(2) The ball is touched – where it is touched determines fair or foul in relation to the line… OR

(3) As the ball passes 1st or 3rd base. If it crosses the base the ball is fair regardless of where it lands because the base itself is fair.

This is why you will see players chase a ball down a line but not make an attempt to pick it up. They are waiting to see if it goes foul. Especially on the 1st base side with no runners in scoring position, they have the luxury of time on their side to beat out any necessary throw should the ball remain fair.

This rule has lead to some of the best baseball antics you’ll ever witness.

The call is made in relation only to the baseball and it’s contact with a player in terms of whether the ball was in fair or foul territory when touched or stopped. Where the player is standing, or where the ball lands once it makes contact with the player’s glove is irrelevant to the call.

When the ball does not make contact with the ground before crossing the base. If the ball lands fair it’s fair, foul it’s foul.


Airborne balls

In the outfield, a fly ball is judged fair or foul by the relationship of the ball to the foul line at the moment it first touches the ground or a player.

This is the reason you’ll see a player hold the ball and glove in place on a questionable catch. They want the umpire to clearly see where the ball was when caught because it makes a difference in their call.

In the infield however, it’s a bit different. You will often see a catcher tear off their mask and dive for a ball at the fence or a 1st or 3rd baseman seemingly sacrifice their life at the dugouts to make the catch. If a ball in foul territory is, a strike against the batter or, at worse simply a do-over, you may be wondering why bother? Why do players seemingly risk life and limb to catch these foul balls?

An airborne foul ball, cleanly caught in a fielder’s glove is an out. That’s why. They cannot, however, bare hand it or use any other piece of equipment, such as a hat, mask or shirt, to make that catch an out. Doing so renders it simply a foul ball.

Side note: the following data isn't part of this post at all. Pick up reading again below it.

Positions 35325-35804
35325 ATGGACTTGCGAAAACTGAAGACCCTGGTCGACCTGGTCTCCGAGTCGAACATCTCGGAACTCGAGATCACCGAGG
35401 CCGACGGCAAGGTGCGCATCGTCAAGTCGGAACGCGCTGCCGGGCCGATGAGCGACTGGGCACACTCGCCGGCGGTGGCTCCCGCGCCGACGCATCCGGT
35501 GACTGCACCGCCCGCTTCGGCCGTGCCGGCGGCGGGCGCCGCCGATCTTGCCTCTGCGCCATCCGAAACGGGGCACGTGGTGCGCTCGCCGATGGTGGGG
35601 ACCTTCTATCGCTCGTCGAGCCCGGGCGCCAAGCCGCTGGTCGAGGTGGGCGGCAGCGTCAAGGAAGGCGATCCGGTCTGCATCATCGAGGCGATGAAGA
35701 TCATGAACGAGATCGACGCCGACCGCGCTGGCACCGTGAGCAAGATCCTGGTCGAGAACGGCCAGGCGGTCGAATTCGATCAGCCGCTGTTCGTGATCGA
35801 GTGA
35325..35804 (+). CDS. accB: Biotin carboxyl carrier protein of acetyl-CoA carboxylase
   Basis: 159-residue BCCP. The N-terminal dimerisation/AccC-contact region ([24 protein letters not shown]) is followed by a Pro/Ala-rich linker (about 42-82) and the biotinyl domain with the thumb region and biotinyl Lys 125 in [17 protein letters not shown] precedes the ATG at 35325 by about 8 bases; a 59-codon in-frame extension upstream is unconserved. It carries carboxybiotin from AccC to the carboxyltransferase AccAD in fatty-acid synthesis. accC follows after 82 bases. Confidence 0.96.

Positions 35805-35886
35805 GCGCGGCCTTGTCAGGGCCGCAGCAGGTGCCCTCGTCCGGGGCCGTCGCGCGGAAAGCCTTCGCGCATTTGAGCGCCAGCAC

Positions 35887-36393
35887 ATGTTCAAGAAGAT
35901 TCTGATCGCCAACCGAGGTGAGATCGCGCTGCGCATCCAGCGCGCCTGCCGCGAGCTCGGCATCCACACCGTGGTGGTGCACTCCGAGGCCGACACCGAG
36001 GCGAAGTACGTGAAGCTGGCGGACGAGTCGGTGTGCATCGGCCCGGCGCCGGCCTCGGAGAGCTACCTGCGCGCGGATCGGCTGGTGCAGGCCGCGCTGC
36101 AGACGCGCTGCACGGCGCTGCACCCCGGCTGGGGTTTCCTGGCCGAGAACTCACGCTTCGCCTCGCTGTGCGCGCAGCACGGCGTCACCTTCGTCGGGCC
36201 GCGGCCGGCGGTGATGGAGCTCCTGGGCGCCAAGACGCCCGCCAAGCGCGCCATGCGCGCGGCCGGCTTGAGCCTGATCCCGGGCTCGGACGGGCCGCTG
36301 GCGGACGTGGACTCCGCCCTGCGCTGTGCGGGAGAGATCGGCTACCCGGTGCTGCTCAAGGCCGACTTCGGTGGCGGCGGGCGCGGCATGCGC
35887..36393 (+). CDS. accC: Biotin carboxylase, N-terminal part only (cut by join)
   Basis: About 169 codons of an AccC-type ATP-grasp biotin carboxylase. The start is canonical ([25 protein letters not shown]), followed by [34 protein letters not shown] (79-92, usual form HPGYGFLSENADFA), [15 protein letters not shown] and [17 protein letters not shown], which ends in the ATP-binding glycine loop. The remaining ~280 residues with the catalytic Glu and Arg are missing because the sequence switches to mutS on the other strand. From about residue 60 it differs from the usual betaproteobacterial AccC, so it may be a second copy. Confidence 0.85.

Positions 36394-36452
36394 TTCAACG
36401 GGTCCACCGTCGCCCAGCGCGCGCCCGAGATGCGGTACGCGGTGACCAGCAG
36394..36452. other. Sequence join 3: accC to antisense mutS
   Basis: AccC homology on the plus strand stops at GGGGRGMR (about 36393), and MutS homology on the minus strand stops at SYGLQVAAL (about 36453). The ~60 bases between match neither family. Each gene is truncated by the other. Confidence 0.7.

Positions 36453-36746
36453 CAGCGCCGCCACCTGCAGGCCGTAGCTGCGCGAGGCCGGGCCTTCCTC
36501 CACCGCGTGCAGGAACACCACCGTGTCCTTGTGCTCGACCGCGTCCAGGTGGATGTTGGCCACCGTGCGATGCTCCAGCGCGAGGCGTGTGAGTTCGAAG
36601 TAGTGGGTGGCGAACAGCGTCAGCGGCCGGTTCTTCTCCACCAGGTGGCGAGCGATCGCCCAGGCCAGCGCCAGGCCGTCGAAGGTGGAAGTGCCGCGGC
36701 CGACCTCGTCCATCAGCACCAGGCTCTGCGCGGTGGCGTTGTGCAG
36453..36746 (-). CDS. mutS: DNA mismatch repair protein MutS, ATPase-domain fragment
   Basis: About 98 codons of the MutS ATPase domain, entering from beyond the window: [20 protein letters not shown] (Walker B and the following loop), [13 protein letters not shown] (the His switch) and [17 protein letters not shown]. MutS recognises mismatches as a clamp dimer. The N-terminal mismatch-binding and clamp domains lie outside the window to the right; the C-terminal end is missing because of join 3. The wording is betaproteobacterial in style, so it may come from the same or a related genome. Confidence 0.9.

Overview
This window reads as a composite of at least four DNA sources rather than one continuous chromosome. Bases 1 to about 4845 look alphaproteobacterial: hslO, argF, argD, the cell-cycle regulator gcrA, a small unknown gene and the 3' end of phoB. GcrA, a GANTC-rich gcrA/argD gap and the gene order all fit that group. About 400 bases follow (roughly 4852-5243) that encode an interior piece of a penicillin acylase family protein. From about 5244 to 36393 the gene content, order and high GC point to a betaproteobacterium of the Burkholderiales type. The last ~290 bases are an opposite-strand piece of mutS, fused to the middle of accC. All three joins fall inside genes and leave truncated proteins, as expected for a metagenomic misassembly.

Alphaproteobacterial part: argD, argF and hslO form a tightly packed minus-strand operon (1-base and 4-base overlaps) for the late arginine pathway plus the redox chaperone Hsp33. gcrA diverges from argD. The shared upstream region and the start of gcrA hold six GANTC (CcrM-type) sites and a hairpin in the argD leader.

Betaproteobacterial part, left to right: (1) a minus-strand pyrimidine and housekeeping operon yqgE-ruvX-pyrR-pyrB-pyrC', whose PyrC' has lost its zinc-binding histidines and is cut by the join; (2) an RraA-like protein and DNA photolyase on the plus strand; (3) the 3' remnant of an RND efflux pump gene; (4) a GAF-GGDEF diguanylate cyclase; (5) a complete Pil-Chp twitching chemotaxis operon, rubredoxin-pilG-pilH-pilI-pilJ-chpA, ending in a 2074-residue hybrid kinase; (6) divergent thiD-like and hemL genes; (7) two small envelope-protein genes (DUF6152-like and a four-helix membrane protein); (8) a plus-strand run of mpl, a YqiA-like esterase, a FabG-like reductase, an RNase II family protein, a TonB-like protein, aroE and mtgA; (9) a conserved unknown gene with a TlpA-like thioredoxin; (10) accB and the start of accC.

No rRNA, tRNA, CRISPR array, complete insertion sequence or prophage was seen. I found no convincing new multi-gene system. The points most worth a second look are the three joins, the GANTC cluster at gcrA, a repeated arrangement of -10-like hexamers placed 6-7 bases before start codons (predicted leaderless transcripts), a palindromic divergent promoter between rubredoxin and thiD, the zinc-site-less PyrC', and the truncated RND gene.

Foul Tip – A batted ball that goes sharp and direct from the bat to the catcher’s mitt and is legally caught. A caught foul tip is counted as a strike and the ball remains in play which means runners are free to advance.

This is a very important thing to remember. If the ball is a foul tipped, it remains live. In all other foul ball instances, the ball is dead and play comes to an end.

Foul Strike Rule – In an at-bat, the first two times a batter swings, makes contact but the ball lands foul, it is a strike against the batter. After that, the batter can swing and hit the ball foul as much as they like without being called out on strike three.

Foul Bunt – With two strikes against the batter, a foul bunt is counted as a third strike. This is an exception as, generally, a batter can hit as many foul balls as they like to remain at bat.

The reasoning is that a bunt is a far easier swing to handle and it would be too much of an advantage to the batter to be able to control a bunt, continuing to hit it foul, in order to remain live in their at bat until the pitch they wanted came along.

Foul Mouths - In most cases these will lead to an ejection when shared anywhere within the parameters of the foul lines. This is especially true when foul language is spoken in direct relation to a call by the umpire and within their immediate vicinity.